Fresh green avocados hang in clusters from healthy avocado trees in Jalisco, Mexico.
Maya Piedra/Global Press Journal

The Dark Side of Jalisco’s Avocado Boom

As production stifles biodiversity, depletes water reserves and takes over wild land, environmentalists worry about Mexico's "green gold."

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This story was originally published by Global Press Journal. Global Press Journal is an award-winning international news publication with more than 40 independent news bureaus across Africa, Asia and Latin America.

Ten minutes away from downtown Ciudad Guzmán, the municipal capital of Zapotlán el Grande, is a small century-old ranch, where fruits and vegetables sprout from the ground and fall from the trees—a picture of biodiversity fast fading from the western state of Jalisco. Ranch owners Rogelio Trejo and Yaskara Silva, who inherited the land from Trejo’s parents, have seen this change take place. Once upon a time, sage would turn surrounding mountains into a sea of blue-green. Now, there are avocado farms as far as the eye can see. 

“They’ve destroyed our natural forests,” Trejo says. 

Mexico is the world’s seventh-largest agricultural exporter, with agro-industrial exports expected to reach $46 billion in 2022, the highest in 30 years. Among its most significant exports is avocado, of which it is the world’s top producer. Consumed locally for millennia, in recent years avocados have skyrocketed in popularity outside of Mexico—especially in the neighboring United States, which consumes three out of every four Mexican avocados sent abroad. During the Super Bowl alone, according to one 2020 estimate, U.S. football fans eat their way through 7 percent of annual consumption in a single day. Until this year, all avocados exported from Mexico to the U.S. came from a single state: Michoacán. This summer, however, Jalisco became Mexico’s second supplier to the lucrative market—an occasion described by Governor Enrique Alfaro as a “historic day for Jalisco, and its countryside.” Small farmers in the state, however, faced with the consequences—environmental and otherwise—of increasing avocado production are far less enthusiastic.

“This December, we noticed there were no corn leaves for making tamales because corn is no longer being cultivated,” says Carmen García, a feminist popular educator, referring to Zapotlán el Grande. In 2021, more than 57 percent of farmed land in the municipality was taken up by avocado orchards, accounting for more than a fifth of the state’s total avocado output. Jalisco ranks second in avocado production in Mexico, and although it lags far behind Michoacán in terms of total output, it is where production is growing faster than anywhere else. According to data from the government’s agriculture and fisheries information portal, avocado cultivation increased by 527 percent between 2012 and 2021.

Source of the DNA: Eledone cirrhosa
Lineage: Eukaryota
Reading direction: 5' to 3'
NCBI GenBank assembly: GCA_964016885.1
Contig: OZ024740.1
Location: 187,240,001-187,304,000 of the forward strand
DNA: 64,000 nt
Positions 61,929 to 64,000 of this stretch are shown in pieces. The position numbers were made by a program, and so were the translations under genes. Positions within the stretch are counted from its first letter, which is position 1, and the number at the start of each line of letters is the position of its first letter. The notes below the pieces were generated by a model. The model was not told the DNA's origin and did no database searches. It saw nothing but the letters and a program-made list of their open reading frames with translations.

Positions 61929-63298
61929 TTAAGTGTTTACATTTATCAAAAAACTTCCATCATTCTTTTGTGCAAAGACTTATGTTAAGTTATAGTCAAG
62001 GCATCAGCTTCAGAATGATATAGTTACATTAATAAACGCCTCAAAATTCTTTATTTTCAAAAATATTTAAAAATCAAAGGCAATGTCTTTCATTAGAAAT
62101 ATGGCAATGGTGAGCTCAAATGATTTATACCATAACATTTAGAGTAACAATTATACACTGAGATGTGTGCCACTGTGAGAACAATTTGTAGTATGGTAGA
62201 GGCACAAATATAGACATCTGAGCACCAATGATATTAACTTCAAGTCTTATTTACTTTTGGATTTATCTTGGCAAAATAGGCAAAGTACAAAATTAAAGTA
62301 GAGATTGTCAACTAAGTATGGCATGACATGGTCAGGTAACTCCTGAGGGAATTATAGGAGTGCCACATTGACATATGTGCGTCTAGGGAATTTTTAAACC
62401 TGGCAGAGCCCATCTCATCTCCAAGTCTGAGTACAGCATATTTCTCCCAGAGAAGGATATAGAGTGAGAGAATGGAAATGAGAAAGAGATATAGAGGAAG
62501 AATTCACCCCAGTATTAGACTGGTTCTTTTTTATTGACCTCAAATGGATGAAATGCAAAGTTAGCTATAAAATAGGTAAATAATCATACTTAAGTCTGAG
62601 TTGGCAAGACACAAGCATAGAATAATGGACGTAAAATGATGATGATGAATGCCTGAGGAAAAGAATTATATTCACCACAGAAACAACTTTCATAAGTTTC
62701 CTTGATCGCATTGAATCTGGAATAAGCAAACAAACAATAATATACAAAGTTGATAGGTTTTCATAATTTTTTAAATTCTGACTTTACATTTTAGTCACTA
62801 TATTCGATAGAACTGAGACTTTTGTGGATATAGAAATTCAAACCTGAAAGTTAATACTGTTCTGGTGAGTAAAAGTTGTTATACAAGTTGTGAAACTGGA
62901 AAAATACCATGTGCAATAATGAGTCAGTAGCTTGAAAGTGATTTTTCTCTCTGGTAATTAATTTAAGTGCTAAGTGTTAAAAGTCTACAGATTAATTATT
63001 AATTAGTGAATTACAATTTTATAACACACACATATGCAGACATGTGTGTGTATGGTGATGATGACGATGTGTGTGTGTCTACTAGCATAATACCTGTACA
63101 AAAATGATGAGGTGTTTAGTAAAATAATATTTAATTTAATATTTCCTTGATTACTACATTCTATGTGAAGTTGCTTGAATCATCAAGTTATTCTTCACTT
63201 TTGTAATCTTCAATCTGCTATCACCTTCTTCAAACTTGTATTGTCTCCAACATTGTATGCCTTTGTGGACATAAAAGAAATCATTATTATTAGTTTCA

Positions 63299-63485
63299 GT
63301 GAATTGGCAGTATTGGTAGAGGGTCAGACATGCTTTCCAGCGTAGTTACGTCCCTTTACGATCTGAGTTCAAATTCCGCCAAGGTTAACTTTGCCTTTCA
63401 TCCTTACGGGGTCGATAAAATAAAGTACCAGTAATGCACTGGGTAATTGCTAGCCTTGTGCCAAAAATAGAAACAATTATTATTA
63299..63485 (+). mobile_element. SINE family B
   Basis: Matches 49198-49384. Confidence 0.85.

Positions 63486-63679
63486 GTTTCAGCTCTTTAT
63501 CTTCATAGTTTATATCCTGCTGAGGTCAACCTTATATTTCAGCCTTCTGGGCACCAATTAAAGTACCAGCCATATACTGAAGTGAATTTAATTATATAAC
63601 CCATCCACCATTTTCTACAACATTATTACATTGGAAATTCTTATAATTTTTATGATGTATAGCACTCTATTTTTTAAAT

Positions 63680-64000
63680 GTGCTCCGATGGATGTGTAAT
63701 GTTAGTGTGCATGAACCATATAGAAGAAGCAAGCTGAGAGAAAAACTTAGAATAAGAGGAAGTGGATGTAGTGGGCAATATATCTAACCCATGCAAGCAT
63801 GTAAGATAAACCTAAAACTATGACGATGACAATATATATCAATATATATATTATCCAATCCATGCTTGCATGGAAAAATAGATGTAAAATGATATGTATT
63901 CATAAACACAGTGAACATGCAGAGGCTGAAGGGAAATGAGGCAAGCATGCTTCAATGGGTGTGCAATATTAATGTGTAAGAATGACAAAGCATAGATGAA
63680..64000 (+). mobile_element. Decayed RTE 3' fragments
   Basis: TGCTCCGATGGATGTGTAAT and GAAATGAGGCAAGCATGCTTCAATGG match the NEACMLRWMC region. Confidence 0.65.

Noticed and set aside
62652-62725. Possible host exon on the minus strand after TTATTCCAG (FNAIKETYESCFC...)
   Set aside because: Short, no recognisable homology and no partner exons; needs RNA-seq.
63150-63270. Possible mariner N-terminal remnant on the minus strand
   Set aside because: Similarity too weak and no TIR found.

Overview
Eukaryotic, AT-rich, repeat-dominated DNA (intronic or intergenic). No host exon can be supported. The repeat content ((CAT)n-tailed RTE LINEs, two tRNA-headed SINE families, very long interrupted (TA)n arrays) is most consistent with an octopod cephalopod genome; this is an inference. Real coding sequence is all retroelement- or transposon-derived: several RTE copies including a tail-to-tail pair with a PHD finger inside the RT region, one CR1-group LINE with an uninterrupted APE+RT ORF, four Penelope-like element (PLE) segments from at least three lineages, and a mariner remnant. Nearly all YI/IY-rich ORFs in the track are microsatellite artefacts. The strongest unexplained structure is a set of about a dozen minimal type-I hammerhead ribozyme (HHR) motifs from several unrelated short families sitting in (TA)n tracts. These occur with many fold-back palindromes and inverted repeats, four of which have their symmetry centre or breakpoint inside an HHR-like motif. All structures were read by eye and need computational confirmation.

Jalisco ranks second in avocado production in Mexico, and it is where production is growing faster than anywhere else.

Farmers are experiencing the effects of this expansion in multiple ways. According to a study by Alberto Gómez Tagle of Universidad Michoacana de San Nicolas Hidalgo in Morelia, avocado farms require four to five times as much water as an equivalent area of pine forest. When avocado trees are irrigated, because their roots are relatively horizontal, water is less likely to seep into the subsoil—in other words, an avocado tree can replenish only a fraction of soil moisture compared to a pine tree. Silva and Trejo’s well, which they use to water their farm, would typically accumulate 3 to 4 meters of water. Now, a meter is a bounty. 

“Last year, we lost our first harvest of vegetables due to lack of water,” Silva says. 

“Ecological agriculture is inextricably linked to the right to healthy food,” says Jaime Morales, an agroecologist and founder of an agroecology training center in Jalisco state. The expansion of industrial agriculture—boosted by state and taxpayer money, he says—and the accompanying threat to family-owned small farms is endangering this right in a country where more than 55 percent of rural households are food insecure.